The music and film industries have trained their legal guns on the latest generation of post-Napster file-sharing services, firing off lawsuits against companies that own three of the most popular free peer-to-peer networks: Morpheus, Grokster and Kazaa.
The complaints, filed in Central California District Court by the major studios and record label groups, allege that the three networks, all of which can trade text, pictures and video clips as well as music, flout copyright law by letting their users download and swap media they don’t own.
“A tremendous amount of copyright infringement takes place on and through defendants’ network every day,” the orgs alleged in the complaints. “Defendants participate in, facilitate, materially contribute to and encourage these infringements.”
The defendants were not available for comment.
The suits come as the five major music labels make final preparations to launch their own subscription-based digital music services. PressPlay, backed by Sony and Vivendi Universal, and MusicNet, supported by EMI, Bertelsmann, AOL Time Warner and RealNetworks, both are set to bow by the end of this year.
All three of the free services use a technology called Fasttrack, created by Kazaa’s parent company, Amsterdam-based Consumer Empowerment. Like Napster, Fasttrack has servers that act as hubs for the network, but most of the technological dirty work is done by a series of “SuperNodes,” or users with high-speed Internet connections that rout traffic.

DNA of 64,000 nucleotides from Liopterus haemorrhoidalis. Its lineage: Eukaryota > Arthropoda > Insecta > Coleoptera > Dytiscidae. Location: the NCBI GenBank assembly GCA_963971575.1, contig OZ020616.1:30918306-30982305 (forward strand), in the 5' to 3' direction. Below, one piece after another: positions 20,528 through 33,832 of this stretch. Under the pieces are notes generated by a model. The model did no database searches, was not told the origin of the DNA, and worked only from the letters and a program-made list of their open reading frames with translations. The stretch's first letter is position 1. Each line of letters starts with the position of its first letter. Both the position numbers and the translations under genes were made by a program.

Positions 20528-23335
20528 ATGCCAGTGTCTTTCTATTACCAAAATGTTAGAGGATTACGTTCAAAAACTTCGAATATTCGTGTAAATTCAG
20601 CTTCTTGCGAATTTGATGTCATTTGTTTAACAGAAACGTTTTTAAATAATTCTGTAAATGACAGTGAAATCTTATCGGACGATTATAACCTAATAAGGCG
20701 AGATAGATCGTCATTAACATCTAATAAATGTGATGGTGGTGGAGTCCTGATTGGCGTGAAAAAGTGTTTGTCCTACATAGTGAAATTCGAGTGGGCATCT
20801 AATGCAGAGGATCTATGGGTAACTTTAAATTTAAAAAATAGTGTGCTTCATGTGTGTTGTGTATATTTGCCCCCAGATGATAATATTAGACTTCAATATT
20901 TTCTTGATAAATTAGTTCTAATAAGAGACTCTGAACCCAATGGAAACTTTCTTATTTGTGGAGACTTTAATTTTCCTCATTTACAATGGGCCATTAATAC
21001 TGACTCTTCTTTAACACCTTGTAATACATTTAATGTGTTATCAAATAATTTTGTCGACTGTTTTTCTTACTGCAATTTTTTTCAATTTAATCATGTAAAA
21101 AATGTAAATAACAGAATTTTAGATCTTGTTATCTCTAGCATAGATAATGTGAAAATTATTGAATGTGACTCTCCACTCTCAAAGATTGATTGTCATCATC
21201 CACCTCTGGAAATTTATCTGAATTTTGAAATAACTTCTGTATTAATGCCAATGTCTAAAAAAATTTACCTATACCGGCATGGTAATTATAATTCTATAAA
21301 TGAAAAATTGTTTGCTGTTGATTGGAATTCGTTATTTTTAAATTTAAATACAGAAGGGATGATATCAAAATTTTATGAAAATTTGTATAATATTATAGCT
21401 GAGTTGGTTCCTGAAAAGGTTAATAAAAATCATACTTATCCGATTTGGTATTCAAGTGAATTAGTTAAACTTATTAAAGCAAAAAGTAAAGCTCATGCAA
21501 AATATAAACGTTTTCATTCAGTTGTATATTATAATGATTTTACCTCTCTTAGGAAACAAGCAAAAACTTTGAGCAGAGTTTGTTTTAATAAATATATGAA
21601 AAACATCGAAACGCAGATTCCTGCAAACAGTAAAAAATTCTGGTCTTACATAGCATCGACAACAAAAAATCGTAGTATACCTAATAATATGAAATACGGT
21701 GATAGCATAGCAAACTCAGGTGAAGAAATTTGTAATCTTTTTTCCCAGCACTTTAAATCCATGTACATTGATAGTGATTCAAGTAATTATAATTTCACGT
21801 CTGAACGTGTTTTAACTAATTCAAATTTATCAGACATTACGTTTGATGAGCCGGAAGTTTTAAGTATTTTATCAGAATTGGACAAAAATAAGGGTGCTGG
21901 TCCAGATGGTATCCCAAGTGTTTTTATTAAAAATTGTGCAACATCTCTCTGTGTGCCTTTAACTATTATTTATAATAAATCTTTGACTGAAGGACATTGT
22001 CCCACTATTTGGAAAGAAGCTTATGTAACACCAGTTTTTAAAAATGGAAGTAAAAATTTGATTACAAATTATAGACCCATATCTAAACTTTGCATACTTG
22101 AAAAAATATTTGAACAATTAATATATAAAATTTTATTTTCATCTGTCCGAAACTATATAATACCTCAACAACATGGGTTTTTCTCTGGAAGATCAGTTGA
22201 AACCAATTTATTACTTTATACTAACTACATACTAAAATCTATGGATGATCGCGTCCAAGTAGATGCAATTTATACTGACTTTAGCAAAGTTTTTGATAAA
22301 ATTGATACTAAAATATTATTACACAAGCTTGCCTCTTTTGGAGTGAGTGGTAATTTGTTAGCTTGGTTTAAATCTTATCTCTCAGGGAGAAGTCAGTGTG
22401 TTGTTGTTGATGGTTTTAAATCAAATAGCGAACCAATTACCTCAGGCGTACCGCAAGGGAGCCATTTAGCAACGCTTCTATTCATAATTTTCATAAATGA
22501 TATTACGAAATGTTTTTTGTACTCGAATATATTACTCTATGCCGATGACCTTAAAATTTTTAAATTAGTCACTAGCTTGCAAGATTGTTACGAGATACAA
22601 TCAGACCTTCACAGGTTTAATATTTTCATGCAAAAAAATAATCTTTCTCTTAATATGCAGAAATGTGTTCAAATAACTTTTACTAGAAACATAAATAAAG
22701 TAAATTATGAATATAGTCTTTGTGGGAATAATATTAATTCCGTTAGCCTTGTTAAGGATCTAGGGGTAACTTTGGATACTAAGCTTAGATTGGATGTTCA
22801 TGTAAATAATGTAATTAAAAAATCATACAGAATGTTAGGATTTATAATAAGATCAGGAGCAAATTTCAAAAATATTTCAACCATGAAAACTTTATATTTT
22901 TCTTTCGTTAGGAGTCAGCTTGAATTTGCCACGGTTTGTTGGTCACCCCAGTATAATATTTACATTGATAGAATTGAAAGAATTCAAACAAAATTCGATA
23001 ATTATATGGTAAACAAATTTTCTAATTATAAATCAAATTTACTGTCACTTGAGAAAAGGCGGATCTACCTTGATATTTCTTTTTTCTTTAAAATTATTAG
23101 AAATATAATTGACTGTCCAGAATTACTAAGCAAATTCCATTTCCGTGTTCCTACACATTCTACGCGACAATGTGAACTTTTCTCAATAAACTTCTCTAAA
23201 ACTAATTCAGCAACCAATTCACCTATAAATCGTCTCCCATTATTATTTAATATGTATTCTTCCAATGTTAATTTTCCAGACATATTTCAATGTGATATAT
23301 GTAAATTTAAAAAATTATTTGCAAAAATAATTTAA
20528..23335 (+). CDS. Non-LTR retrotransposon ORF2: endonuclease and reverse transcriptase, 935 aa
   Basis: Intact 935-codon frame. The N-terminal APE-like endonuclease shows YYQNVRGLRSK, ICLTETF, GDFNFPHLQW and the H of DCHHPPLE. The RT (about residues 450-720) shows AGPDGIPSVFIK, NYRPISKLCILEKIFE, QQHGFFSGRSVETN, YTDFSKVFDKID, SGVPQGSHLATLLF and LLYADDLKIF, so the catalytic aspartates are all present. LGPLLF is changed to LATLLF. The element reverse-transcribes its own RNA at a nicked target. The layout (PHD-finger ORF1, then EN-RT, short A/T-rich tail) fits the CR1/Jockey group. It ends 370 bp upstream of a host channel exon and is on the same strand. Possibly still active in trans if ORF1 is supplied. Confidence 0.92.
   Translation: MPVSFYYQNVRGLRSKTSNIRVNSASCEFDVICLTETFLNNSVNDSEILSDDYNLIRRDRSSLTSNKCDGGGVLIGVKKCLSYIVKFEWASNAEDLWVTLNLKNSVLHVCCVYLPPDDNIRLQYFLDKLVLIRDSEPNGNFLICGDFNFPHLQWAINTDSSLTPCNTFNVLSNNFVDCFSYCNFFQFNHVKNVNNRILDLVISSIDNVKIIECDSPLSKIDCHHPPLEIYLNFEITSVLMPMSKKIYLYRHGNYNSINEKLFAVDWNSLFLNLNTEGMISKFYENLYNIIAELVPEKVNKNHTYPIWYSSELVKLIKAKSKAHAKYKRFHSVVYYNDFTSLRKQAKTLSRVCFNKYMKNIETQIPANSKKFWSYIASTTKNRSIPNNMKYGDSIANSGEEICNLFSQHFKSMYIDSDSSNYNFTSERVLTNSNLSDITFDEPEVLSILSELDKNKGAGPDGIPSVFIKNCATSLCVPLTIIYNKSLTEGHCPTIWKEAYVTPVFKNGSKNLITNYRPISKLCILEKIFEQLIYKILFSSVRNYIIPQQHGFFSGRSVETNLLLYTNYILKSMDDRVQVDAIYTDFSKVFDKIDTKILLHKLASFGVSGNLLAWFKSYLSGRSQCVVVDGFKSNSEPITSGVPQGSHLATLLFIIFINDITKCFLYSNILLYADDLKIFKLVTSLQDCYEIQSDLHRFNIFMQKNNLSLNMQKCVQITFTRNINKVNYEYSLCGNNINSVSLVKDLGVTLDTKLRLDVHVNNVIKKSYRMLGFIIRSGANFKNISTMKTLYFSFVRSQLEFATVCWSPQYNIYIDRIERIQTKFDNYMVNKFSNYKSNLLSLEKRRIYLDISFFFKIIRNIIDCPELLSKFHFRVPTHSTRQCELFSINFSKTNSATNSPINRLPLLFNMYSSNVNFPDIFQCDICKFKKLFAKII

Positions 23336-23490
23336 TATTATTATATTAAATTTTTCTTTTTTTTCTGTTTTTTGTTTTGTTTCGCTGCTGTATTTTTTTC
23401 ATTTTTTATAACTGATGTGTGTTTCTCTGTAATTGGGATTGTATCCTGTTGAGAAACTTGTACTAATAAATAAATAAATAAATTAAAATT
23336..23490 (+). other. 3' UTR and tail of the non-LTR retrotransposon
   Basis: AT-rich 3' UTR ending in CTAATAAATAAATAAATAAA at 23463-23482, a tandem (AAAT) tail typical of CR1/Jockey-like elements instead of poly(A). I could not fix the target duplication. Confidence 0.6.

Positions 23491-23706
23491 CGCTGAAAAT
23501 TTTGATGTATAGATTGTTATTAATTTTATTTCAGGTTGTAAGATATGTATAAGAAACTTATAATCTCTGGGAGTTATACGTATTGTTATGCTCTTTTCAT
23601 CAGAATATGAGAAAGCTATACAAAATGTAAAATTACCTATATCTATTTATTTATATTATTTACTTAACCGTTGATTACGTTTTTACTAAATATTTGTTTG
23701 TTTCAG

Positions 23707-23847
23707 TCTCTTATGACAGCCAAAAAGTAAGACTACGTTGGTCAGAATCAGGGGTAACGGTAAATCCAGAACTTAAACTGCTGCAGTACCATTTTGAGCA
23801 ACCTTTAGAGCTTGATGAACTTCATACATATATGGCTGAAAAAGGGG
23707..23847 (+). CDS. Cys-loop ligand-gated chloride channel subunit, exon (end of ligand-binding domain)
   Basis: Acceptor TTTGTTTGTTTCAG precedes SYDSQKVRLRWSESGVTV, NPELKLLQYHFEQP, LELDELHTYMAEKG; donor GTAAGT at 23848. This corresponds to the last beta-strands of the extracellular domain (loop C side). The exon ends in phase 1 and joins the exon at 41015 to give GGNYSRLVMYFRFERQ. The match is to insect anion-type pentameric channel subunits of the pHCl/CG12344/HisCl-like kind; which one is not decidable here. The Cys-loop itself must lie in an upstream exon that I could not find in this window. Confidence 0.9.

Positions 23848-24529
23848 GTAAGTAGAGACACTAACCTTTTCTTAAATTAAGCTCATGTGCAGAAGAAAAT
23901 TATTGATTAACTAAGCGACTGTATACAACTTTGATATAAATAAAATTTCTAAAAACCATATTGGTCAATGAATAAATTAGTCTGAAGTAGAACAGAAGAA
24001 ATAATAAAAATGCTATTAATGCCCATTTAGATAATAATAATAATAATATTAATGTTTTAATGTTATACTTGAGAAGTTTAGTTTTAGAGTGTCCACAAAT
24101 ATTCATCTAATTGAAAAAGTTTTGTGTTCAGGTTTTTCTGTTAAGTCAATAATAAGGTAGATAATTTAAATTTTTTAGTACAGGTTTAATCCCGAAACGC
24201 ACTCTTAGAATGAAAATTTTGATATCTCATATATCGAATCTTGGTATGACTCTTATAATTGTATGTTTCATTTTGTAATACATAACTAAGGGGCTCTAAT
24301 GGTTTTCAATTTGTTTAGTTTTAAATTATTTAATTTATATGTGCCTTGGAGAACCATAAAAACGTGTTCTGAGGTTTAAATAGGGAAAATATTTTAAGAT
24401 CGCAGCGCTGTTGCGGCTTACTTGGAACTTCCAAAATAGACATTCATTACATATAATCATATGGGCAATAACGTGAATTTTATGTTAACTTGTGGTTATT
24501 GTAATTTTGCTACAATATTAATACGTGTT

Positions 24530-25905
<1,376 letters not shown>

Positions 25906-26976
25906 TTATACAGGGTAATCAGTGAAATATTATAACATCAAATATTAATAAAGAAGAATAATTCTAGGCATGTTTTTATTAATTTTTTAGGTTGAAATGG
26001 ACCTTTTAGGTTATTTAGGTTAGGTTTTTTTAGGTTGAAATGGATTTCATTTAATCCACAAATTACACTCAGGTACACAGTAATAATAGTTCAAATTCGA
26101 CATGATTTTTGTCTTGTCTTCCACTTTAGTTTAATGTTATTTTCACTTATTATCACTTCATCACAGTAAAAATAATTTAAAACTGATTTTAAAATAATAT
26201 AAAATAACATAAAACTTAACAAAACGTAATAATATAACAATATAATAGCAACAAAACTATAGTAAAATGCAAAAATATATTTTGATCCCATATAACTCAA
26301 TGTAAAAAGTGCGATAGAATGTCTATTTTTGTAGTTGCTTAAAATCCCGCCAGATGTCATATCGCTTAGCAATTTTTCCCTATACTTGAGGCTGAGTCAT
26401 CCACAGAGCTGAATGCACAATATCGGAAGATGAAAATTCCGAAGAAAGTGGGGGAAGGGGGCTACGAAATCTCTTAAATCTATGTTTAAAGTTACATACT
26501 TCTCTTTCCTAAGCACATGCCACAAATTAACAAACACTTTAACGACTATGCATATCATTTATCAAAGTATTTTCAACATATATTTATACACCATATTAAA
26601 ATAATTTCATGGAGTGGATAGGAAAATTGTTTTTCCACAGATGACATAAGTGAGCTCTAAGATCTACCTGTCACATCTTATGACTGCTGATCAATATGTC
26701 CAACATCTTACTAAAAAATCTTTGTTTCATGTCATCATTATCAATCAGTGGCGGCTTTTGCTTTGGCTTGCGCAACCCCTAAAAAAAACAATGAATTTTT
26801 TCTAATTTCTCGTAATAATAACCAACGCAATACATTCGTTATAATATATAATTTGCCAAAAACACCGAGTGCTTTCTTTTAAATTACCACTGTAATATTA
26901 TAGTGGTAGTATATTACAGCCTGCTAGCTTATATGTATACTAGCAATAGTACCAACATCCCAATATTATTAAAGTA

Because the SuperNodes stand between the network and the company, Fasttrack and the services that use it may be better positioned than Napster was to fight litigation, said Lee Black, director of research at media analysis firm Webnoize.
“Where Napster got in trouble is it maintained directories, and was therefore aware of the content on its network,” Black said. “With Fasttrack, the SuperNodes are responsible for maintaining the addresses.”
According to Webnoize research, more than 1.5 billion files were transferred using the Fasttrack system in September, with a million users logged onto the network at any one time — up more than 70% from August.
Injunction against Napster
The Recording Industry Assn. of America last February obtained an injunction against Napster from District Court Judge Marilyn Hall Patel, who dismissed the netco’s arguments that it was unable to police its network for infringers and that Napster had enough non-infringing uses to justify its existence.
In subsequent months, traffic on the once-formidable network dwindled as the company worked to filter out infringing files, and the service eventually was taken down, ostensibly for upgrades to its database. Napster plans to launch a second-generation, subscription-based service later this year.
Another potential stumbling block for the latest suits is the difficulty of applying U.S. copyright law to Consumer Empowerment and Grokster Ltd., which operates out of the West Indies. Morpheus parent MusicCity is in Tennessee, however, and therefore may be easier to tackle.